The long-standing deadlock between the Mumbai Metropolitan Region Development Authority (MMRDA) and its monorail contractors, the consortium of Larsen & Toubro-Scomi Engineering (LTSE), over trip rate is likely to be resolved soon. A one-member committee submitted its report on the issue last week. If LTSE agrees to the recommendations, MMRDA will shell out more to operate and maintain the Chembur-Wadala corridor once operations resume from September 1.
“The report has been submitted and now we hope that LTSE will accept its recommendations. It has suggested increasing the trip rate. We will disclose the figure only after they agree to it,” said R A Rajeev, Metropolitan Commissioner, MMRDA. While the report, prepared by former Central Railway General Manager Subodh Jain, has recommended that the rate is increased from Rs 4,600 per trip for the 8.9-km corridor — the rate in place until services were disrupted in November following a fire — it has also rejected the contractor’s demand for Rs 18,000 per trip.
“The earlier trip rate was a part of their three-year contract with MMRDA. Now that the contract is over they can demand a higher trip rate but it still has to be reasonable and they cannot make undue profits from public money. They need to get something but they should make profits by their efficiency,” said Jain, also a former member of the Railway Board.
While he did not reveal the suggested trip rate, he said, “After considering various parameters I have suggested a sustainable and economic trip rate. It will come to Rs 2.50 per passenger per kilometre.”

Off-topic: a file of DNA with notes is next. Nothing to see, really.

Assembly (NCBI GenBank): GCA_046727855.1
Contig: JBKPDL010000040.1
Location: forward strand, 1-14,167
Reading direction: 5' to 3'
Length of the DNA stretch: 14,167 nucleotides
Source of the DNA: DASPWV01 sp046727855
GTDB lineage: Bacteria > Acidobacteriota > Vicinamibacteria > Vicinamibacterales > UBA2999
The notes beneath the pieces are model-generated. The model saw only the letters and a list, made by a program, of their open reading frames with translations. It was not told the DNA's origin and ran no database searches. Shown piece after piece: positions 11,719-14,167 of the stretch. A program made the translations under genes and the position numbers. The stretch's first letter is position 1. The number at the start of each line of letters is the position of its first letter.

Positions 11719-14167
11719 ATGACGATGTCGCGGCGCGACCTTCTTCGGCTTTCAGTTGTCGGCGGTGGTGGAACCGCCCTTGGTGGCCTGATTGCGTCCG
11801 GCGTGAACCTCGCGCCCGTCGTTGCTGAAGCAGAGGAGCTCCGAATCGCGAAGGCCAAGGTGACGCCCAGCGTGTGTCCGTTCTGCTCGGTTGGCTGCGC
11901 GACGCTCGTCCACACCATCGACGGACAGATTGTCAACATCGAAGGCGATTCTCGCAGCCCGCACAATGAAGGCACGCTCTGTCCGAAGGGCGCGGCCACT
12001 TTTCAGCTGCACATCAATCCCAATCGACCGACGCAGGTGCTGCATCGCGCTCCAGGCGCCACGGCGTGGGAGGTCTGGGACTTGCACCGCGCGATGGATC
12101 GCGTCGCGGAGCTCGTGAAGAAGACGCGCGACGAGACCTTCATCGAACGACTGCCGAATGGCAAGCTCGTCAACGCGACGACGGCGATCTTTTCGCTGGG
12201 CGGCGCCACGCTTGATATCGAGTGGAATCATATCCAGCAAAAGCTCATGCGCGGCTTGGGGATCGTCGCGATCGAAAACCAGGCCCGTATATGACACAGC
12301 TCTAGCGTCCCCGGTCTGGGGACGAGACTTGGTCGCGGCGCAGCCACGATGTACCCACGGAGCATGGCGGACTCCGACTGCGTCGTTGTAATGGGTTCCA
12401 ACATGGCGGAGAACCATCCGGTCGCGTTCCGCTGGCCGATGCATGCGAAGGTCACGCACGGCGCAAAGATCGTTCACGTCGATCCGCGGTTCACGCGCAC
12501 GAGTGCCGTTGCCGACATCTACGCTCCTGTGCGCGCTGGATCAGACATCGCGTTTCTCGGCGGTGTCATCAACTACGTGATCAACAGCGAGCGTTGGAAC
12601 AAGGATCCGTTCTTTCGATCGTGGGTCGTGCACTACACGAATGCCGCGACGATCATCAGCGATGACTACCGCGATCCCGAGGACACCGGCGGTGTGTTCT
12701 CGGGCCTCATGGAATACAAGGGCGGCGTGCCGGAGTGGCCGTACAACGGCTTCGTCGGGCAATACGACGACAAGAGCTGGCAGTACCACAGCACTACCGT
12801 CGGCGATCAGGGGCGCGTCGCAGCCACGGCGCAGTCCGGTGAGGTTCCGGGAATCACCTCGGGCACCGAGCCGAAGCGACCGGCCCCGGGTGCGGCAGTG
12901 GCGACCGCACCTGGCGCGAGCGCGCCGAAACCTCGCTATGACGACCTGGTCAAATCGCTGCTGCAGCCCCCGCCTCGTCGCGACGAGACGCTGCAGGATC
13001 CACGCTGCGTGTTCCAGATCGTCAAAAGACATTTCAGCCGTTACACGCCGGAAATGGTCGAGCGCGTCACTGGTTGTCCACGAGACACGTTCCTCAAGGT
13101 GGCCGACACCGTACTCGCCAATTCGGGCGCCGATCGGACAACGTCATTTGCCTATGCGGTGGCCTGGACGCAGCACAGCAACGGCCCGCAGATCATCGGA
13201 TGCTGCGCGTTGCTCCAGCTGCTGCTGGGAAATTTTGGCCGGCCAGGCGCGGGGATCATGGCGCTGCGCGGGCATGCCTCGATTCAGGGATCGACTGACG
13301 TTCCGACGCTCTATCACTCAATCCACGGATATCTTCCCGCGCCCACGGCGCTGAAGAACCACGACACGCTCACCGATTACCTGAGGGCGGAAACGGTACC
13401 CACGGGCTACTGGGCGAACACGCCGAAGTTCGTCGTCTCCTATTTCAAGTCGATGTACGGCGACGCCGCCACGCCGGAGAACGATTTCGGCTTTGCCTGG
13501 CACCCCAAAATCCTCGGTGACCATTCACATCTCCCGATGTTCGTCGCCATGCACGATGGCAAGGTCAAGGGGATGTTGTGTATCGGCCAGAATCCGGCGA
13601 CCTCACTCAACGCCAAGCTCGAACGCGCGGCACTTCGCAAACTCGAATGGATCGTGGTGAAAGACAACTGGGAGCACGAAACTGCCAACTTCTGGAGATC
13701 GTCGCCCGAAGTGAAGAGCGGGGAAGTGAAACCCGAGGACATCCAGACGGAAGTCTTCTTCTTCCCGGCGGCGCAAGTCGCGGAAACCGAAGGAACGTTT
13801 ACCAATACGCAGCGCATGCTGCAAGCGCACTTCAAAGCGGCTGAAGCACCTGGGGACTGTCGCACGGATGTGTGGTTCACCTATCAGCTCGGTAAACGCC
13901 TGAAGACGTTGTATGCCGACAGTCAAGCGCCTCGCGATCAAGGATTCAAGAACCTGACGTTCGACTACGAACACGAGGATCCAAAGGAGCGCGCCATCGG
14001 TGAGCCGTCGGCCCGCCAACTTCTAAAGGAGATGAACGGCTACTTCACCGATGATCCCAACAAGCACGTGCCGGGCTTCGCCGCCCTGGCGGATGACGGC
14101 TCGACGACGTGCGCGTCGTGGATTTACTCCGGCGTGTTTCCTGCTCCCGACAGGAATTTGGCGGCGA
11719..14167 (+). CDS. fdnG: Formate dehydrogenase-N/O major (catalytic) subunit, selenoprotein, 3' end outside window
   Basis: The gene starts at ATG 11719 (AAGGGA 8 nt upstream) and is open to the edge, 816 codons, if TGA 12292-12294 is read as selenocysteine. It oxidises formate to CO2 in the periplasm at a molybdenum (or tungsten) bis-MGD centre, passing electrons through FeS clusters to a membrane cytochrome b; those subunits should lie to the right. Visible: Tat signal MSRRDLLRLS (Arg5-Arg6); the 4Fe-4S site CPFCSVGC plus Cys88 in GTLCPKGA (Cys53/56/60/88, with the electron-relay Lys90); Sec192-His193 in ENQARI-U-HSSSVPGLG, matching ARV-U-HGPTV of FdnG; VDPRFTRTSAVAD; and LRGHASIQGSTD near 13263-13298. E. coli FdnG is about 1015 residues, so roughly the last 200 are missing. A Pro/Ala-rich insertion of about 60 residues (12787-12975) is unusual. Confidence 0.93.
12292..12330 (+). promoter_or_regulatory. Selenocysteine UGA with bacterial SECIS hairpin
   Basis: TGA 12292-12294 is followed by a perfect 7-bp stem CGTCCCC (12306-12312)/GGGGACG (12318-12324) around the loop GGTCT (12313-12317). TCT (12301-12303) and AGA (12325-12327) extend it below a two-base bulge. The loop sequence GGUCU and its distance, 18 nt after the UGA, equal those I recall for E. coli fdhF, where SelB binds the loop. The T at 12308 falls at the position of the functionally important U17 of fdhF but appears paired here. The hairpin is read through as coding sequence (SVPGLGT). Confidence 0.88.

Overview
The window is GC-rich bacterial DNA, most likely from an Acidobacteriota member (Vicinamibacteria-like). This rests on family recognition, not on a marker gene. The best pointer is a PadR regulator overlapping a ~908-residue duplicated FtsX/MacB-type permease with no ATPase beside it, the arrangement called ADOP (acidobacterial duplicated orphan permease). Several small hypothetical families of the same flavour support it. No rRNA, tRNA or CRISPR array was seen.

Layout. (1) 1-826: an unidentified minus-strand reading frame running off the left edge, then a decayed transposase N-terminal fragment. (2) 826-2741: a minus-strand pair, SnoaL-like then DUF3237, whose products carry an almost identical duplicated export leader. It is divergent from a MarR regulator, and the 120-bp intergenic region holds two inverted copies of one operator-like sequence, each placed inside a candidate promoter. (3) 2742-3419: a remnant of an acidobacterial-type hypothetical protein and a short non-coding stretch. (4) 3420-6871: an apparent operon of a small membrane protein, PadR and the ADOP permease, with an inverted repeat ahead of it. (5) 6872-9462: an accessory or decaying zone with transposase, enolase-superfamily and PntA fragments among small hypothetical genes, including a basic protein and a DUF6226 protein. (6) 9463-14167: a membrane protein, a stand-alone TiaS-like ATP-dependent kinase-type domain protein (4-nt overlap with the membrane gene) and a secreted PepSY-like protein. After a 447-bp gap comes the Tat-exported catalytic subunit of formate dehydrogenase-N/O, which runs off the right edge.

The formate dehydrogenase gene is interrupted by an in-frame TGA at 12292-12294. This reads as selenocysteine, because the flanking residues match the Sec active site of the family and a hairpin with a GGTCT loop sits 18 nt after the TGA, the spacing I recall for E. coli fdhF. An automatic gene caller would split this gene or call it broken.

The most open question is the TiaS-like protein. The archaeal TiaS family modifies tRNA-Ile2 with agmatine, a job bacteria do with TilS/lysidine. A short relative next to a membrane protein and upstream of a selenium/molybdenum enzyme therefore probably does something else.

The report, which was submitted on August 16, has arrived at a trip rate by studying the operation cost of the Delhi Metro and the Versova-Andheri-Ghatkopar Metro corridor apart from taking into consideration the existing costs borne by the contractor and the rate analysis of operating the system. “I have taken into consideration the fact that it costs much more to operate and maintain the Metro corridors. While I broke down the fixed costs of operating the corridor, there’s not much we can do about the operating costs as they are governed by statutory requirements,” he said.
The contractor had sought that the fixed costs and operational costs of the corridor be separated. The fixed costs include payment of staff, security, electricity, etc and operational costs simply means the cost incurred in running the trains. “According to them, of the Rs 18,000 per trip they were demanding, 70 per cent includes the fixed costs. If we are to give them fixed costs separately they will have no interest in running the trains efficiently,” Jain said.
As the Mumbai Monorail is the country’s only monorail corridor there is no benchmark to compare it with in India. “We are comparing it with the Malaysian monorail as that is also operated by Scomi. We need to examine each and every item and see why it cannot match international standards. Various issues have been flagged and these need to be resolved. I have complete conviction that the monorail can be as financially efficient as the Metro if it is operated efficiently,” he said.
In his recommendations to reduce costs, Jain has also suggested that the staff at any given station be capped to 50 people and they all, including security, be deployed only in two shifts instead of the existing three shifts. He has also recommended that the fares should not be hiked until it runs to its full capacity.
The monorail has remained dysfunctional for almost 10 months after a fire gutted its two coaches at the Mysore Colony station on November 9, 2017.